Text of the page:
UPS components possess the potential of being a therapeutic target for the treatment of several diseases (71). IFNβ is a pleiotropic cytokine belonging to the type I interferons; it is involved in the regulation of innate and adaptive immune responses and is widely used as the first-line disease-modifying treatment for multiple sclerosis (72). Interestingly, among the studied loci, the association of the G allele at the PSMA6-rs1048990 with no IFNβ therapy response in the Latvian population in the current study was found to be close to statistical significance (Table III). It might be that with the increase in the number of patients in the studied cohorts, the significance of statistical reliability in this associative study can increase. The above data provided evidence of the cumulative effect of immune-response genes on IFNβ treatment efficacy.

The PSMA6-rs1048990-rs2277460, PSMC6-rs2295826-rs2295827 and PSMA3-rs2348071 single- and multi-loci variations may contribute to the risk of MS in Latvians. The nucleotide substitutions may either have their own functional effect on transcription of numerous genes involved in MS pathogenesis or may be linked to other MS-susceptible genetic variations.

Our results suggested the potential for the rs1048990 of the PSMA6 gene to be an independent marker for the prognosis of the IFNβ therapy response.

Supplementary Material

Examples of the DNA sequencing chromatograms for PSMA6: rs2277460 (A1: genotype CC; A2: genotype CA) and rs1048990 (B1: CC; B2: GG), PSMC6: rs2295826 (C1: AA; C2: GG) and rs2295827 (D1: CC; D2: TT) and PSMA3 rs2348071 (E1: GG; E2: AA) described in the present study. On chromatograms, the sites of localization of the studied SNPs are marked in grey. Allelic variants in the sequence are in bold and underlined.
14q SNP gentoype polymorphisms and correlation with gene expression level (profile) of related genes, including: (1) genes-candidates for MS and (2) IFN α/β signalling pathway genes, for HapMap unrelated subjects of CEU, YRI, HCB and JPT HapMap populations grouped in one HapMap unrelated subjects cohort.
Summary on the genotype - phenotype correlation used in the genes whose expression levels in lymphoblastic cell lines are correlated with SNP genotype in the dominant model for the rs1048990, rs2295826 and rs2295827 and in the additive model for the rs2348071.
Spectrum and frequency of the 4 loci genotypes in patients with multiple sclerosis and healthy individuals and data on the association with disease.
Allelic composition frequency of the 5 loci haplotypes in patients with multiple sclerosis and healthy individuals.

Acknowledgements

The authors would like to thank Ms Natalija Mjagkova (Latvian Maritime Medicine Centre, Riga, Latvia) for technical assistance.

Availability of data and materials

The datasets used and/or analysed during the current study are available from the corresponding author on reasonable request.

Authors' contributions

TS conceived of the study and acquired the funding. KDo and KDi analyzed and interpreted the data. IT performed the formal analysis. NP, KDo and KDi performed the experiments. IT and TS conceived of the methodology. NS and NP obtained resources and were associated with the project administration. KDo and KDi ran the software. JK performed data validation. NP, JK and NS confirmed the authenticity of all the raw data. NP and TS wrote the original draft of the manuscript. NP, KD, IT and NS wrote, reviewed and edited the manuscript. All authors read and approved the final manuscript.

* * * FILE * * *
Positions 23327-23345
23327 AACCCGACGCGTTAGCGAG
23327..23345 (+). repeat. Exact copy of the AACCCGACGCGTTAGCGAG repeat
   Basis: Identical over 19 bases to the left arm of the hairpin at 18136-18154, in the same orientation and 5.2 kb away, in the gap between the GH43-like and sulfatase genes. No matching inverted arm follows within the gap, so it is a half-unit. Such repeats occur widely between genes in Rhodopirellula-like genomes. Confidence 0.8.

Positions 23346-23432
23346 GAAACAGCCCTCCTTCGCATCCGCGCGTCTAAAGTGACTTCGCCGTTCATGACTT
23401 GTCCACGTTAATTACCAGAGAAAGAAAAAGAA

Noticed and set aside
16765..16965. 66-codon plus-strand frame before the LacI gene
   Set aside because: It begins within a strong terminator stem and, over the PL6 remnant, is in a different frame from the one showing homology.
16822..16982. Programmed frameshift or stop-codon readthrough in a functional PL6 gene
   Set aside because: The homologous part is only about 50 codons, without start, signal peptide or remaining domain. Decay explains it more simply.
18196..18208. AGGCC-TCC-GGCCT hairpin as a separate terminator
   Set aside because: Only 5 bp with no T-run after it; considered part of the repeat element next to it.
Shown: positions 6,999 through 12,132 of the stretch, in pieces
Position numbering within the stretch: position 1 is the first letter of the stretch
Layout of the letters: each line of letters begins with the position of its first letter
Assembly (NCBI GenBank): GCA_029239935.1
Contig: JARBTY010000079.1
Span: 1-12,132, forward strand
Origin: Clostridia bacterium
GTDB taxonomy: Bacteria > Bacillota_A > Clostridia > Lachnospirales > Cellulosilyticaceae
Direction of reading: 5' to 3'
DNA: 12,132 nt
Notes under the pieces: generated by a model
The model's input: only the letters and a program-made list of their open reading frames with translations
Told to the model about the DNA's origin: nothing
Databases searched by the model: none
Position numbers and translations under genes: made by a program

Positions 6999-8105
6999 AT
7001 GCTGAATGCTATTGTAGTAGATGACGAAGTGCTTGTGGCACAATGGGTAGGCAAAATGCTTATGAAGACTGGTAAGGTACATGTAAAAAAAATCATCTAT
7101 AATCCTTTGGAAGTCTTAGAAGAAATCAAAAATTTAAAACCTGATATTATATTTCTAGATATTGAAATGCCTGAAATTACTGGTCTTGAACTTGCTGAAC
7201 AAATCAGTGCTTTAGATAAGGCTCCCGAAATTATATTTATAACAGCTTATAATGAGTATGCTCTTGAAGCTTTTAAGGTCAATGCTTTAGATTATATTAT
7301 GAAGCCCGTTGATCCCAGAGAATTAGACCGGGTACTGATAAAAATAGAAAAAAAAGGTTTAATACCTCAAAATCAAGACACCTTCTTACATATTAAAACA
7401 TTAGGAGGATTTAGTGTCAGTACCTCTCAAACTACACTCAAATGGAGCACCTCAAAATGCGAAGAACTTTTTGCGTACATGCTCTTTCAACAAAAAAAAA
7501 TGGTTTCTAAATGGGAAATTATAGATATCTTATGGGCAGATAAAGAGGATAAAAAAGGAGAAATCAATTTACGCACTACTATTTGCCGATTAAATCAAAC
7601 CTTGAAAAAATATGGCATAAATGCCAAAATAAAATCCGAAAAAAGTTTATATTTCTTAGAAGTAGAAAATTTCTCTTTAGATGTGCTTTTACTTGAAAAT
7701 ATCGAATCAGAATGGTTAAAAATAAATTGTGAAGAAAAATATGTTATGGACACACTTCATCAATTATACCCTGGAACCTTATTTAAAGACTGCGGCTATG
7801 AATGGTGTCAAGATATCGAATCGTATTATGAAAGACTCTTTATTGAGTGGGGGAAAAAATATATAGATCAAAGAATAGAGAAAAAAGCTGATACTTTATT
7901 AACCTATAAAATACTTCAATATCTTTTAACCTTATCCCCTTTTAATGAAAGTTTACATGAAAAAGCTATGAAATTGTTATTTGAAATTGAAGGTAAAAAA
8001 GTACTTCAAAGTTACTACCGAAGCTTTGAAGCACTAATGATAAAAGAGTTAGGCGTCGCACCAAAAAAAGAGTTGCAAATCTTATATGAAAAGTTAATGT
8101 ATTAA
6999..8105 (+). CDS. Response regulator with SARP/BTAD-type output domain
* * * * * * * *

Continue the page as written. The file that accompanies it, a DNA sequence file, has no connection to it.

Ethics approval and consent to participate

The present study was performed according to the Declaration of Helsinki and the study protocol was approved by the Central Medical Ethics Committee of Latvia (protocol no. 01-29.1/17). Informed consent was obtained from all individual participants included in the study.

Patient consent for publication

Not applicable.

Competing interests

The authors declare that they have no competing interests.

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Spandidos Publications style
Paramonova N, Kalnina J, Dokane K, Dislere K, Trapina I, Sjakste T and Sjakste N: Genetic variations in the <em>PSMA6</em> and <em>PSMC6</em> proteasome genes are associated with multiple sclerosis and response to interferon‑β therapy in Latvians. Exp Ther Med 21: 478, 2021
APA
Paramonova, N., Kalnina, J., Dokane, K., Dislere, K., Trapina, I., Sjakste, T., & Sjakste, N. (2021). Genetic variations in the <em>PSMA6</em> and <em>PSMC6</em> proteasome genes are associated with multiple sclerosis and response to interferon‑β therapy in Latvians. Experimental and Therapeutic Medicine, 21, 478. https://doi.org/10.3892/etm.2021.9909
MLA
Paramonova, N., Kalnina, J., Dokane, K., Dislere, K., Trapina, I., Sjakste, T., Sjakste, N."Genetic variations in the <em>PSMA6</em> and <em>PSMC6</em> proteasome genes are associated with multiple sclerosis and response to interferon‑β therapy in Latvians". Experimental and Therapeutic Medicine 21.5 (2021): 478.
Chicago
Paramonova, N., Kalnina, J., Dokane, K., Dislere, K., Trapina, I., Sjakste, T., Sjakste, N."Genetic variations in the <em>PSMA6</em> and <em>PSMC6</em> proteasome genes are associated with multiple sclerosis and response to interferon‑β therapy in Latvians". Experimental and Therapeutic Medicine 21, no. 5 (2021): 478. https://doi.org/10.3892/etm.2021.9909